Shops are facing increasing pressure as they try to keep shelves stocked, with rising numbers of staff self-isolating, the British Retail Consortium has said.
It said ministers needed to “act fast” and allow fully vaccinated retail workers or those who had tested negative for Covid to go to work.
Meanwhile, Iceland is recruiting 2,000 temporary staff to cover absences.
The government says it is crucial people isolate when asked do so to stop the spread of the virus.
Many of Thursday’s newspaper front pages carried pictures of empty shelves in some supermarket branches – with some describing panic buying of certain items – but industry sources told the BBC that so far food shortages were not a systemic problem.
Andrew Opie, director of food and sustainability at the British Retail Consortium, said the increasing number of workers being told to isolate by the NHS Covid App was “putting increasing pressure on retailers’ ability to maintain opening hours and keep shelves stocked”,
He called for retail staff and suppliers to be allowed to go to work if they are double vaccinated or test negative for Covid “to ensure there is no disruption to the public’s ability to get food and other goods”.
“With community cases soaring, the number of healthy retail staff having to self-isolate is rising fast, disrupting retail operations,” he added.
Mr Opie said a fall in the number of available HGV drivers, exacerbated by the rising numbers being forced to isolate, was also “resulting in minor disruption to some supply chains”.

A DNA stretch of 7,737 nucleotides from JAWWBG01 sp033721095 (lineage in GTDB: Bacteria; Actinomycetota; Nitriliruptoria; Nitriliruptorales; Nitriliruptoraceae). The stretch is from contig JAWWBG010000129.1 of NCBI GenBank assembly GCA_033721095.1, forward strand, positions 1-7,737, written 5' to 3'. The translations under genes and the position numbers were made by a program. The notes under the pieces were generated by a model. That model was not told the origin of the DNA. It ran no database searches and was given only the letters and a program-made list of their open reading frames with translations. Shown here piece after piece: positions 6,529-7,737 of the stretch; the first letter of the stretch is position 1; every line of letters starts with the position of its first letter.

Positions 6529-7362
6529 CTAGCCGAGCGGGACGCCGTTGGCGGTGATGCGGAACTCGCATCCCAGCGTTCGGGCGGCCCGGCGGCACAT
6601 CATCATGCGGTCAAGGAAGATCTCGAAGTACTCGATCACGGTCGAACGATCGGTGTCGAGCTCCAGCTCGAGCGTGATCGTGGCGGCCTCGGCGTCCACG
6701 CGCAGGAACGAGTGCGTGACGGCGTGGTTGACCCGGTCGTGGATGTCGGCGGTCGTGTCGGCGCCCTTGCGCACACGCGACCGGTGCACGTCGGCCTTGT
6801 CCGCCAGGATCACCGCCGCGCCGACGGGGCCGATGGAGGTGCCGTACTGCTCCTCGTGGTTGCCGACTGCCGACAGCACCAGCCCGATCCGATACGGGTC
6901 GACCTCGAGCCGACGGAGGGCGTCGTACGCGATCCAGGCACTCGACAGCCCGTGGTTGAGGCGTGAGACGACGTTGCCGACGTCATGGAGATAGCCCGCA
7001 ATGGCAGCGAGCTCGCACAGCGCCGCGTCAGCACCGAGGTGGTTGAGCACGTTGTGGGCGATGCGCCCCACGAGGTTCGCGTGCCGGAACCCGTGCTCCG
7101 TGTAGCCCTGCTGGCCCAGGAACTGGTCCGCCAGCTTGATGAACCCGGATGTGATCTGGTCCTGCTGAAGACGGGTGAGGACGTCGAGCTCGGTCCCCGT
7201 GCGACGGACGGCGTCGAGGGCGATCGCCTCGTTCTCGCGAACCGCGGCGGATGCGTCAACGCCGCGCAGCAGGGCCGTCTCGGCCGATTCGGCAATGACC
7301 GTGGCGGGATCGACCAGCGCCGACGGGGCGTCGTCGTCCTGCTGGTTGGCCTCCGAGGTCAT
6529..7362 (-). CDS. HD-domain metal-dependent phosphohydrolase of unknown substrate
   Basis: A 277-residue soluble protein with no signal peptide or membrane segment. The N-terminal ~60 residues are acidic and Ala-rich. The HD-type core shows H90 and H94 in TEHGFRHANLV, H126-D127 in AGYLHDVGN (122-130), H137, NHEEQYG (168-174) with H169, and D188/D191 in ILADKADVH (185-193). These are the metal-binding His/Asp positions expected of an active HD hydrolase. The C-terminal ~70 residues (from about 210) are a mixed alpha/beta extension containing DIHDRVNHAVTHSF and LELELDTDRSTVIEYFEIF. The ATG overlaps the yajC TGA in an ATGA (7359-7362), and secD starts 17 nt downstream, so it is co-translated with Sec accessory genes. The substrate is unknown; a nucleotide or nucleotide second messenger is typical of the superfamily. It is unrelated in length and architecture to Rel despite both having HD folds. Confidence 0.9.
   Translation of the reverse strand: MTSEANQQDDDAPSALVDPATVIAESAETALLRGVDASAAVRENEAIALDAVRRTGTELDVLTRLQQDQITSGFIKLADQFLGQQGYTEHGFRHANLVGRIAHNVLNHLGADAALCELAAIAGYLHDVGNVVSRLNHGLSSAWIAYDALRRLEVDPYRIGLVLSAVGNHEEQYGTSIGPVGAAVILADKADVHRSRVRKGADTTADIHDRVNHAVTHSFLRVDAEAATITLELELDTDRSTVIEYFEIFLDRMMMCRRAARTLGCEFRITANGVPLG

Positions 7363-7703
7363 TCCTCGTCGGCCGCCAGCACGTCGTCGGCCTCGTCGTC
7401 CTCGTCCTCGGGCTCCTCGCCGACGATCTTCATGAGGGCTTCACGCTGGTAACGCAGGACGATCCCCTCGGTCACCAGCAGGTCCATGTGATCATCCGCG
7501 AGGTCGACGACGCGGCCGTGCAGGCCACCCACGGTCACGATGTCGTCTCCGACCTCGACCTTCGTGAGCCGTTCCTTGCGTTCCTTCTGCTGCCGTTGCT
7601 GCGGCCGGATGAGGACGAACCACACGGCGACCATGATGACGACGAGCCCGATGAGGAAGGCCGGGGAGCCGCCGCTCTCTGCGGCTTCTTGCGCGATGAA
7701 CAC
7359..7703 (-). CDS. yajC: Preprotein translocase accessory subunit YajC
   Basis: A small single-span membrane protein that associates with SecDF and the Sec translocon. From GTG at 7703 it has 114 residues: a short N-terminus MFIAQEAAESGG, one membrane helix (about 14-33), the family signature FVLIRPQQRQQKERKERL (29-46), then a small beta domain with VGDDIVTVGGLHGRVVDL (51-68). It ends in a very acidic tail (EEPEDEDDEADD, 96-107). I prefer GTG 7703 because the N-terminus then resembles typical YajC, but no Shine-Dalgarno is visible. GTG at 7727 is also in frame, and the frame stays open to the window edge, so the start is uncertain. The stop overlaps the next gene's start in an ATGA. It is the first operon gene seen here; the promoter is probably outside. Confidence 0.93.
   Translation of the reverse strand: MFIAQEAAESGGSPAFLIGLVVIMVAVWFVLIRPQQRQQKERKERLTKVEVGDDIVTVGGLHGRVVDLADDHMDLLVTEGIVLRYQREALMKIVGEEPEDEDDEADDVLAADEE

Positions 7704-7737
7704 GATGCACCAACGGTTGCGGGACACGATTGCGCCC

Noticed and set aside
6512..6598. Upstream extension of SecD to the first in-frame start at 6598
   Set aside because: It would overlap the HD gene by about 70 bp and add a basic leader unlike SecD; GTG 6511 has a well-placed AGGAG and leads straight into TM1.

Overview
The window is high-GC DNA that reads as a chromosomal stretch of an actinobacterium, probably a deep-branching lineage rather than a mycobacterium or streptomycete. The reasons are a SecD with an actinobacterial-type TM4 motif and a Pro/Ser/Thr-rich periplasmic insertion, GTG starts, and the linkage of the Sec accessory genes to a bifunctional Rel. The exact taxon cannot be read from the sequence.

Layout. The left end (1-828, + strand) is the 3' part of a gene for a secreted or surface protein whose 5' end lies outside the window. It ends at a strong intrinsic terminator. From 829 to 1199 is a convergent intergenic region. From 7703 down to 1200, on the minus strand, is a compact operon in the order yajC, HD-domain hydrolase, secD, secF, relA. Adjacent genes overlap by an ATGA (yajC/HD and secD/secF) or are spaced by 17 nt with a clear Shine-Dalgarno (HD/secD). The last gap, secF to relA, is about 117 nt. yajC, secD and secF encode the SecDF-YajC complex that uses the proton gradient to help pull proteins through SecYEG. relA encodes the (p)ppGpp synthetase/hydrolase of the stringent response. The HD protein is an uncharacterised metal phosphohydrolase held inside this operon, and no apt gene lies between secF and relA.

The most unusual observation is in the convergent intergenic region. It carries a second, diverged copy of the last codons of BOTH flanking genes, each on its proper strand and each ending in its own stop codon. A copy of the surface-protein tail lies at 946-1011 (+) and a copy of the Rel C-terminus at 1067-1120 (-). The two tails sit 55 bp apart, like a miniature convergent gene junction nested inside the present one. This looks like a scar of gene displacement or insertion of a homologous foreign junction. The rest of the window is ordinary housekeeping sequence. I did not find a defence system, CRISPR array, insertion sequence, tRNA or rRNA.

Supermarket chain Iceland said around 1,000 employees – almost 4% of its staff – were currently absent for Covid-related reasons, with the north of England most affected.
Of these, 27% have tested positive for Covid, while 64% have been “pinged” by the NHS Covid App and told to isolate.
As a result the company has been forced to reduce opening hours and temporarily close its Bedford and Trafford stores.
Meanwhile, the British Meat Processor’s Association said some members were seeing between 5% and 10% of their workforce “pinged” by the app.
It said the shortage of workers affected products that needed more labour to produce, meaning those lines would be cut first.
Staff shortages due to isolation rules have impacted sectors including hospitality, transport and the NHS.
On Wednesday, BP said lorry driver shortages and isolating staff had caused fuel supply issues at some of its petrol stations.
The oil firm said shortages of unleaded petrol and diesel had seen a “handful” of its UK sites close temporarily.
Dozens of councils across England have also been forced to suspend bin collections due to staff self-isolating.
Earlier this week, the government announced a “small number” of fully vaccinated critical workers, including health and care staff, would be allowed to continue to do their job even if they were a close contact of someone who had tested positive for Covid.
But the prime minister has said he does not want to extend the exemption too widely in order to limit the spread of the virus.
The government has argued it is necessary to keep isolation rules largely unchanged until 16 August.
From that date, people who are fully vaccinated and under-18s will be able to avoid self-isolating by taking daily Covid tests.
Under current self-isolation rules in England, anyone who is traced as a close contact of a confirmed positive case must isolate for 10 days, whether or not they have received both doses of a vaccine.
If someone is told to isolate by NHS Test and Trace they are legally obliged to do so.
But if someone is “pinged” by the NHS Covid app the requirement to self-isolate is only advisory.